Drop in intensive care patients brings hope to Spanish hospitals


The pressure on emergency rooms is easing, with healthcare workers optimistic that the lockdown measures are slowing coronavirus infections.

“Fewer people are coming into the emergency room,” explains a doctor at Madrid’s La Paz hospital. “We have had more than 300 emergency cases in a day, and today we are under 200,” adds a staff member at the Severo Ochoa in Leganés. “The pressure has dropped slightly,” explains a spokesperson from the 12 de Octubre. “At the weekend we saw a fall, but we’ll have to wait a few days to see if the trend is confirmed,” they explain at the Vall d’Hebron hospital in Barcelona. “The number of incoming patients has stabilized after days of daily rises,” explains a chief of service at the Virgen del Rocío in Seville. “On Monday [March] 23 we treated 79 new patients for the virus. Yesterday that was down to 55,” explains the spokesperson from the Miguel Servet hospital in Zaragoza.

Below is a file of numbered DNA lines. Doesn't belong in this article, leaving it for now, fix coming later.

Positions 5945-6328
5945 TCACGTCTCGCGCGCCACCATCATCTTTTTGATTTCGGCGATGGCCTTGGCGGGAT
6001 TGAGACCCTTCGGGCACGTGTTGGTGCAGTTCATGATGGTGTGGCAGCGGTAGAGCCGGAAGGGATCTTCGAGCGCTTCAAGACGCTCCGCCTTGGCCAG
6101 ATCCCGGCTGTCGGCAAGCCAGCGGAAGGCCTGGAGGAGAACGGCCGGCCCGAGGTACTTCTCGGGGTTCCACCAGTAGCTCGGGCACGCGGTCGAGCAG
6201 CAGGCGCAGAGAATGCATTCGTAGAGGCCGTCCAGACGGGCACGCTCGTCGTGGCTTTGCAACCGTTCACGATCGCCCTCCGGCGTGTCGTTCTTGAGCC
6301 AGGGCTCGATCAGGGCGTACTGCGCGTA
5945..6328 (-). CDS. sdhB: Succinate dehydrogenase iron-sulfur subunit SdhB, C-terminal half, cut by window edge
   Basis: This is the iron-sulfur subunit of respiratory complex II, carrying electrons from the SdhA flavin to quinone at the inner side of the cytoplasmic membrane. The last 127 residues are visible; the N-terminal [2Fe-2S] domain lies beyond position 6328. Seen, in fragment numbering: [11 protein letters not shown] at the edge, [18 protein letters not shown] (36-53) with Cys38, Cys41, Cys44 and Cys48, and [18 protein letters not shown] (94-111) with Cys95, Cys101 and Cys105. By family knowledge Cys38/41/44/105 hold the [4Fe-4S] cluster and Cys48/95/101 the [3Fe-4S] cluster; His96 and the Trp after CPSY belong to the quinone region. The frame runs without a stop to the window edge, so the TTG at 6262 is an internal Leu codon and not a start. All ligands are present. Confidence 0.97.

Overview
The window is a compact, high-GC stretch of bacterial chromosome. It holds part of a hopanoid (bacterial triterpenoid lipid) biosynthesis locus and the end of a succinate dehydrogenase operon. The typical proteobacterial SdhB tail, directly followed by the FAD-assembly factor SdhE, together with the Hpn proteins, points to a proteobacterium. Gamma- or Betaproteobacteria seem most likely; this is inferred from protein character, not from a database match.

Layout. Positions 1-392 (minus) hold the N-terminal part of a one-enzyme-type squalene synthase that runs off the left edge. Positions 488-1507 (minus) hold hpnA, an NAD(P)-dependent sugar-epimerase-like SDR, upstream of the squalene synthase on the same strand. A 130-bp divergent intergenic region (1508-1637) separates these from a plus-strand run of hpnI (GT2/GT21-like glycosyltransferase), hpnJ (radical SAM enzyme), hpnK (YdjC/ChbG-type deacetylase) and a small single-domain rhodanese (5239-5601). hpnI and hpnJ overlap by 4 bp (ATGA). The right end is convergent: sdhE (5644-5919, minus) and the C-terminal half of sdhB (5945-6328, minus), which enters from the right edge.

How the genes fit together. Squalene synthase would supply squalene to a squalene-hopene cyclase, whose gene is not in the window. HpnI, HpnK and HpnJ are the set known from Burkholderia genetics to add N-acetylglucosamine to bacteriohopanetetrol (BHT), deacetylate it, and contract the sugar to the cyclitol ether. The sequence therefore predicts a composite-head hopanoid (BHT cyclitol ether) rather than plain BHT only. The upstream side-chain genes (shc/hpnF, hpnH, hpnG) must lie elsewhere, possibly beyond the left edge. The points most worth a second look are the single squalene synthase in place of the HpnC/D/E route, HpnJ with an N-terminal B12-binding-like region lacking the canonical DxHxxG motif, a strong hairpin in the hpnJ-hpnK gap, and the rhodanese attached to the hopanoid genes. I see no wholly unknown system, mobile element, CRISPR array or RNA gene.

The situation is not the same in all of Spain, where the epidemic is moving at different rates depending on the region. But Juan Armengol, the president of the Spanish Medical Society for Emergencies (SEMES) admits that there is a “general impression” that the number of patients is falling, despite a lack of data. “It has fallen in the Madrid region at least, while in other regions such as Catalonia the rise has moderated or been halted,” Armengol adds.